What did I think of the fraternities? Well, to me they seemed to be a downstate and alien phenomenon. I never understood them, didn’t want to join one, and went about my business mostly by ignoring them. Also, I didn’t much care for the idea of Hell Week. Some of the stories seemed pointless and sadistic, and a stupid way to test one’s endurance.[2] My view was that people who wanted to physically test themselves should just join the military.

But enough about me. The point of all this is that leaders of the 85% have decided that they want to have a great, sentimental reunion. The Class of 1963 had “four great years” together and said leadership is “befuddled and concerned” that only a tiny part of Independents want to participate.

That’s the first big mistake. The party planners seem to think that everybody had a good time when many Independents probably did not. Granted there are always things to do at a University that one can enjoy, and there are ways to get out of town other than in frat cars; but, let’s face it, when you’re in the bottom 15%, and everybody else is sitting on you, you know it.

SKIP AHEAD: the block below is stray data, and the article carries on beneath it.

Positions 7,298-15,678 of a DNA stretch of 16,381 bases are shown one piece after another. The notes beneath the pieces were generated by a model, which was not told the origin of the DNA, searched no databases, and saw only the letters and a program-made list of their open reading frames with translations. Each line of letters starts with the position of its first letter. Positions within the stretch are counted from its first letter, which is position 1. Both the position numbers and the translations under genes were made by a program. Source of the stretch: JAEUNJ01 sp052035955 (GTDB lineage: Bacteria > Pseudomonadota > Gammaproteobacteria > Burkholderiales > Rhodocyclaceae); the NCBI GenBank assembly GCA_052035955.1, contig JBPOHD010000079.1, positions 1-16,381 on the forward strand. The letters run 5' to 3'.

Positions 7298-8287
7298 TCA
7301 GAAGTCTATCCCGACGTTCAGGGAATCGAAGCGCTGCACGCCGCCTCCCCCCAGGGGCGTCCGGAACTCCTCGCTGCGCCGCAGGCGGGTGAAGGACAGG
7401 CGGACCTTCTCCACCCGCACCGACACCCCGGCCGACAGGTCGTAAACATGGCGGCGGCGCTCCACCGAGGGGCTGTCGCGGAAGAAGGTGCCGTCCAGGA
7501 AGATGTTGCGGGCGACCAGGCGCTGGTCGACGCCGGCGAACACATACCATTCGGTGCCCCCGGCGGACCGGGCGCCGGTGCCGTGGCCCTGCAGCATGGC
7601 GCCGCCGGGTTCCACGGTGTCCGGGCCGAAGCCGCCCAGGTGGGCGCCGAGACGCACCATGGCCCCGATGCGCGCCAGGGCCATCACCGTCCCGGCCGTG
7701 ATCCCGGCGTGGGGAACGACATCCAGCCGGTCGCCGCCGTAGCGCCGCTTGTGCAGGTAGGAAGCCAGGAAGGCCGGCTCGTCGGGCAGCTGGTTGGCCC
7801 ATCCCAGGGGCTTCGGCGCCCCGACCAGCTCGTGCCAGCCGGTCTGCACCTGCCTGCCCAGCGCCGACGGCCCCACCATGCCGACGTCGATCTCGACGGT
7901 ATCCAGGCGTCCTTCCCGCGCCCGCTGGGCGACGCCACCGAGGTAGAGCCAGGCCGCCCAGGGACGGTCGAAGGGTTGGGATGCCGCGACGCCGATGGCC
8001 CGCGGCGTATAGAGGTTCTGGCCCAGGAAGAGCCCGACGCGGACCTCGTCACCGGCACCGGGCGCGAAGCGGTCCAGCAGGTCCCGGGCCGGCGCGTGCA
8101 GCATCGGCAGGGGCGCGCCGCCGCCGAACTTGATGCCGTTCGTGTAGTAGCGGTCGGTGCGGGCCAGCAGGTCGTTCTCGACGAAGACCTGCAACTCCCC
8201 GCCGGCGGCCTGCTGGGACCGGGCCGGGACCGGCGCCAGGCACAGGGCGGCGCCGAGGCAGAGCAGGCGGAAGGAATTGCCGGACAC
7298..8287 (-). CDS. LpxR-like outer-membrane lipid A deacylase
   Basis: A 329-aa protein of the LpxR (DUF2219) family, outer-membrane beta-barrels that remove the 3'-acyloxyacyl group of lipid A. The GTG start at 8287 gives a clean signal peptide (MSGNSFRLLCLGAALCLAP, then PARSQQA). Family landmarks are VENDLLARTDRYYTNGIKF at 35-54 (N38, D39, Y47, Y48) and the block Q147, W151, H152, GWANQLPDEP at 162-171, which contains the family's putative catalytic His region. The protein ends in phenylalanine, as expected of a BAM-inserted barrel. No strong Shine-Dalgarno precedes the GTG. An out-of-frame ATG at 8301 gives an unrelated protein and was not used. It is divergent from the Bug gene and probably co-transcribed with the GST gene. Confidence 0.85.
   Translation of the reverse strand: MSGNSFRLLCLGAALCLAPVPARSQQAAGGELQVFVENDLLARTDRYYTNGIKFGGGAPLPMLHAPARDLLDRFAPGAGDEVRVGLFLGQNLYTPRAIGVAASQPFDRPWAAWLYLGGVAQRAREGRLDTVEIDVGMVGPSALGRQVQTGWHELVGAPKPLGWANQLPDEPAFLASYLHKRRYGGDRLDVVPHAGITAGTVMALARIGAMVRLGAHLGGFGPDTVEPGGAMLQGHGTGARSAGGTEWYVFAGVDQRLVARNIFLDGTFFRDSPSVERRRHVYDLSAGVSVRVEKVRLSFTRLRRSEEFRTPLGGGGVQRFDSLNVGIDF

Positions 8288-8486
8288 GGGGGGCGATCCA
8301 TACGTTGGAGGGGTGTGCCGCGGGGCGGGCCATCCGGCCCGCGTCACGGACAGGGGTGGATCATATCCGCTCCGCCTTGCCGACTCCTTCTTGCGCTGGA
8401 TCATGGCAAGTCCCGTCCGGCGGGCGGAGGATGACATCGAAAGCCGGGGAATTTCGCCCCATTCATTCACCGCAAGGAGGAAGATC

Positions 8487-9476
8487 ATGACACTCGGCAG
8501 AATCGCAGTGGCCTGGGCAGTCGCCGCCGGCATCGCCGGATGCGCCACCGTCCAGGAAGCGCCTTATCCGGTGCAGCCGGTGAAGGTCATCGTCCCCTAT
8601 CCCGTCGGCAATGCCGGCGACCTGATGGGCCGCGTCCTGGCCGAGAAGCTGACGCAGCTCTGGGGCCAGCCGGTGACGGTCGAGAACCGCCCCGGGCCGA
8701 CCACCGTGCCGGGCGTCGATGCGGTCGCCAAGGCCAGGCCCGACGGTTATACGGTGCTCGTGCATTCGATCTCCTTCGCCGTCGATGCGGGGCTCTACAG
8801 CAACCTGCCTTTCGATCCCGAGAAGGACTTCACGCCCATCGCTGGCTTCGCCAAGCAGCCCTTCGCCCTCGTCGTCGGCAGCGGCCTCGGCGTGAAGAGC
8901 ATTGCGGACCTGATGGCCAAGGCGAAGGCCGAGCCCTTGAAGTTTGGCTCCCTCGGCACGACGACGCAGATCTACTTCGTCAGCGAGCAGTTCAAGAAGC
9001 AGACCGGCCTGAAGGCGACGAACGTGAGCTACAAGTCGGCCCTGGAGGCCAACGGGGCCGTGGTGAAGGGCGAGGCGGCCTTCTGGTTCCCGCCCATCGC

So, to get back to our introductory proverb, these fulminations from the University’s leadership simply remind the 15% that they really didn’t have such a good time back then. And once reminded, probably they can’t stop fiddling with that sore tooth.

OK, fine, you might say. But my God, 50 years have passed! Surely whatever bad memories there are must have faded by now?